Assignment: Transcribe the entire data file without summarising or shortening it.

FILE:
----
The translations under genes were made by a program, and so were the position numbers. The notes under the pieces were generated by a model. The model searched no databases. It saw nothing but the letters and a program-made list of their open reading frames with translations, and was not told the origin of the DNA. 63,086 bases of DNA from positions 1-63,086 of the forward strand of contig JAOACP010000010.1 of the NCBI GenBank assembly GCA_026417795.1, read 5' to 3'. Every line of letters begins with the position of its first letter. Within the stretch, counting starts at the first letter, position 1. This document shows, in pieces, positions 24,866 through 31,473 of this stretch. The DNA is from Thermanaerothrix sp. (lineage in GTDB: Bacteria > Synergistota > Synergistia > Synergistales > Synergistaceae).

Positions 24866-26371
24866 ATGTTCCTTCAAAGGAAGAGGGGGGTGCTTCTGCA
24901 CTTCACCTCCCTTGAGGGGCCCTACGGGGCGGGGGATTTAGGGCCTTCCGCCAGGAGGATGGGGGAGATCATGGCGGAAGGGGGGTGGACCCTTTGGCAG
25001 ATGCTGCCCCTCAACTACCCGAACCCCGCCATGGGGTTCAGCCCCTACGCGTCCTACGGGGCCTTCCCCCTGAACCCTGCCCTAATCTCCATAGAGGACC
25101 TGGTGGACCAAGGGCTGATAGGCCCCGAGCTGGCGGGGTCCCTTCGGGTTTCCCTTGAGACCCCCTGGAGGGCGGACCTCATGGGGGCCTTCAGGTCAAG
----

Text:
The translations under genes were made by a program, and so were the position numbers. The notes under the pieces were generated by a model. The model searched no databases. It saw nothing but the letters and a program-made list of their open reading frames with translations, and was not told the origin of the DNA. 63,086 bases of DNA from positions 1-63,086 of the forward strand of contig JAOACP010000010.1 of the NCBI GenBank assembly GCA_026417795.1, read 5' to 3'. Every line of letters begins with the position of its first letter. Within the stretch, counting starts at the first letter, position 1. This document shows, in pieces, positions 24,866 through 31,473 of this stretch. The DNA is from Thermanaerothrix sp. (lineage in GTDB: Bacteria > Synergistota > Synergistia > Synergistales > Synergistaceae).

Positions 24866-26371
24866 ATGTTCCTTCAAAGGAAGAGGGGGGTGCTTCTGCA
24901 CTTCACCTCCCTTGAGGGGCCCTACGGGGCGGGGGATTTAGGGCCTTCCGCCAGGAGGATGGGGGAGATCATGGCGGAAGGGGGGTGGACCCTTTGGCAG
25001 ATGCTGCCCCTCAACTACCCGAACCCCGCCATGGGGTTCAGCCCCTACGCGTCCTACGGGGCCTTCCCCCTGAACCCTGCCCTAATCTCCATAGAGGACC
25101 TGGTGGACCAAGGGCTGATAGGCCCCGAGCTGGCGGGGTCCCTTCGGGTTTCCCTTGAGACCCCCTGGAGGGCGGACCTCATGGGGGCCTTCAGGTCAAG